I wasn’t sure I was ready for that. I didn’t know what an apology would consist of and how my life had wounded others. But, my mind was open because I wanted to badly to develop this outreach to bring the gospel into the lives of those that were gay. The request for an apology became deeply lodged into my heart and I began to pray about what that may entail. God brought some things into my life to help me see what that might look like. Before I could think more about this some other opportunities came along.
About a week or two after Todd Ferrell and I talked for the first time (see Part Two of “God Surprise Me”), I got a call from a ministry in Washington state. It seemed they wanted me to facilitate a conference for their area that would include mostly ministry to the parents of gay children. I wanted to do it so I said I would put it down on the calendar. As soon as I looked, I found that Todd’s conference was just one weekend after I had scheduled to be in Washington.
How interesting? I talked with my wife and realized I could easily arrange a “circle trip” to accommodate a flight from Washington to Southern California that would only slightly change my airfare. I called Todd and said I could now come to the conference he was holding. I was extremely nervous about attending this conference with Christians that are gay. Years ago I learned not to criticize something that I was unfamiliar with so for no other reason than to look and see for myself, I felt I needed to attend the event.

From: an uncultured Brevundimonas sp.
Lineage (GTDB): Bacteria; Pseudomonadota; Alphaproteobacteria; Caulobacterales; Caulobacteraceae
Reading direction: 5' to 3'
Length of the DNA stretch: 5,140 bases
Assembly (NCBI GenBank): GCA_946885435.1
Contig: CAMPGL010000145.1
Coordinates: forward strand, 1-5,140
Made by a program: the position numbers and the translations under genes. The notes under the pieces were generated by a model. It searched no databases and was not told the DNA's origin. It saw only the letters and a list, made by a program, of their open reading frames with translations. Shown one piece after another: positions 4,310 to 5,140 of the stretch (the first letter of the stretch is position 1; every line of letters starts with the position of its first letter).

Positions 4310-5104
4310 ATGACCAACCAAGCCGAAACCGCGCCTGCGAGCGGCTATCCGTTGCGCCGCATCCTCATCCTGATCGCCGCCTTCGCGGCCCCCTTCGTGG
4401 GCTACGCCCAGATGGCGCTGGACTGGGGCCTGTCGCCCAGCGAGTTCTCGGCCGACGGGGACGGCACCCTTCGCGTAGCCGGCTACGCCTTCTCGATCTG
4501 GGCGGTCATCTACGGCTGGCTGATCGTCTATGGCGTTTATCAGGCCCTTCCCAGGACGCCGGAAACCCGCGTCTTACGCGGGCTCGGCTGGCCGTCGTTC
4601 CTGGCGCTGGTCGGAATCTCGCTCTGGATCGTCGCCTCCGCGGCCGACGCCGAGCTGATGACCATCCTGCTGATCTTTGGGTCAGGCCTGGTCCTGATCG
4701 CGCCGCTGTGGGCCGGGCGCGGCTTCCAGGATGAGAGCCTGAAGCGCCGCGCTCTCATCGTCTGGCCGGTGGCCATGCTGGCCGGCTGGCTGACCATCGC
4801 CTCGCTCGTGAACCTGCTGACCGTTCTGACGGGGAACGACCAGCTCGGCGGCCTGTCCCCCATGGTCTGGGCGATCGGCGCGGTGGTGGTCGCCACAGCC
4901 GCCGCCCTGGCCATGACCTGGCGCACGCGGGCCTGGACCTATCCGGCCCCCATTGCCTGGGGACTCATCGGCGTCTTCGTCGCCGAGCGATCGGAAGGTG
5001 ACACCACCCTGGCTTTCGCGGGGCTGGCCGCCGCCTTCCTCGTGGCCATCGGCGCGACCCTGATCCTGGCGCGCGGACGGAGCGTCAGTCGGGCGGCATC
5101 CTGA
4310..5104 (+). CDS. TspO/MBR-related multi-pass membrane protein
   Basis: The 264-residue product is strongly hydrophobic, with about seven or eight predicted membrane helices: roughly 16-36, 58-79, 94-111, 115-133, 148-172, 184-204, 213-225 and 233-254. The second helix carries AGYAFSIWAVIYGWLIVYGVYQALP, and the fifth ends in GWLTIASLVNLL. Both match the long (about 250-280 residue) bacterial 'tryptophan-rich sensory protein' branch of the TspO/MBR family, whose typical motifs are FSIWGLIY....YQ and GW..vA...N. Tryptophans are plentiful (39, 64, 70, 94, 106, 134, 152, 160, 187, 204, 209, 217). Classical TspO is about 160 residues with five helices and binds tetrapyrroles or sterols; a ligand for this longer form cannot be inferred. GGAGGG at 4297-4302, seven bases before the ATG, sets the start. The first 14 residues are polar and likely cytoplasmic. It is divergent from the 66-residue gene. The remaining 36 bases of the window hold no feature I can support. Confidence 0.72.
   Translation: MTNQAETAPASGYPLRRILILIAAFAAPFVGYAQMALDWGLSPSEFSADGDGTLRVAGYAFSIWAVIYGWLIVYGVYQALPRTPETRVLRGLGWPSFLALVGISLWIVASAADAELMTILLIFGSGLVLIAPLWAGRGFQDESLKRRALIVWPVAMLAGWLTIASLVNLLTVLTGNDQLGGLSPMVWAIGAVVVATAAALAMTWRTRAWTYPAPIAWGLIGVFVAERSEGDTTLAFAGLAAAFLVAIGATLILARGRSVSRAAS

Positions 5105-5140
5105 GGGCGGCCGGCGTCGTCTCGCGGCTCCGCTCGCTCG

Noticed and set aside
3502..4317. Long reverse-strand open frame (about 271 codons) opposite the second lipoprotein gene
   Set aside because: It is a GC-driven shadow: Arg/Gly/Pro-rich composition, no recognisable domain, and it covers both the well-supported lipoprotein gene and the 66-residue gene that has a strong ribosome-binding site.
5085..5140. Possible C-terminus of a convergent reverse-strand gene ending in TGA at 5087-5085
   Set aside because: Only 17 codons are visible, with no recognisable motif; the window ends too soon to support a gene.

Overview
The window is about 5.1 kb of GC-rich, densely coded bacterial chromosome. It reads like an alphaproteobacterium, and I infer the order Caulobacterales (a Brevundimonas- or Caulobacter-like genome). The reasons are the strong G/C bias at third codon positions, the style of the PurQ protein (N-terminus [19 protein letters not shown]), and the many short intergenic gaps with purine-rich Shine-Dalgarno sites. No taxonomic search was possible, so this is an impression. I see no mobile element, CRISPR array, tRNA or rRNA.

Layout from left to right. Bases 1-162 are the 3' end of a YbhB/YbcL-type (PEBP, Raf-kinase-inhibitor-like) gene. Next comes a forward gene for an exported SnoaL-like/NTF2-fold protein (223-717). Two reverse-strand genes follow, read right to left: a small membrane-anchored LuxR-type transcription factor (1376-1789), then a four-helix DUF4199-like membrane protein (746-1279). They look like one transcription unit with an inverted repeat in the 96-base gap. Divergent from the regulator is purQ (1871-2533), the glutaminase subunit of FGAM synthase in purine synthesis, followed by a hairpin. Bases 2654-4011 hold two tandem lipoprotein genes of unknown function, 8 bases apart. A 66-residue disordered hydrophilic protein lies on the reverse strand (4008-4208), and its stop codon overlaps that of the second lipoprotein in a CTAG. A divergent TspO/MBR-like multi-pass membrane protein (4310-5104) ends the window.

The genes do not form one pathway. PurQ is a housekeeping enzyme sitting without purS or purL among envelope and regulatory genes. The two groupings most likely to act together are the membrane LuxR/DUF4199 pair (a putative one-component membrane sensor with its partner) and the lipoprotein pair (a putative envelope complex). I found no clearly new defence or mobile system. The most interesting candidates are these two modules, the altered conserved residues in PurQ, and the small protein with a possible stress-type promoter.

As time came closer I asked Todd about a referral for a hotel roommate. I just didn’t have the money to front the entire cost and was looking for someone to share that with me. Of course, I was trusting Todd to find some appropriate and knew he would understand my situation. So as the weeks went by, Todd contacted me with the name of a good friend of his that he said would have a lot in common with me. His name was Gary.
So, I completed the conference in Washington and flew to Los Angeles. I had arranged to stay with some good friends there for a couple of days just prior to Todd’s conference. I spent a lot of time talking with them about my plans and running this decision through our friendship filter.
The Low, Stealthy Corvette Ride, and an Anxious Arrival
On the morning of the event my friend drove me to the front door of the hotel and dropped me off. I felt extremely self conscious going into the hotel. My mind was racing with questions and fears. Once I was inside, I got registered and went to my room. Gary, my roommate was already there so I introduced myself to him. He was very gracious and we decided to have a meal together that evening and get to know each other. I found him to be a wonderful guy. He was about my age.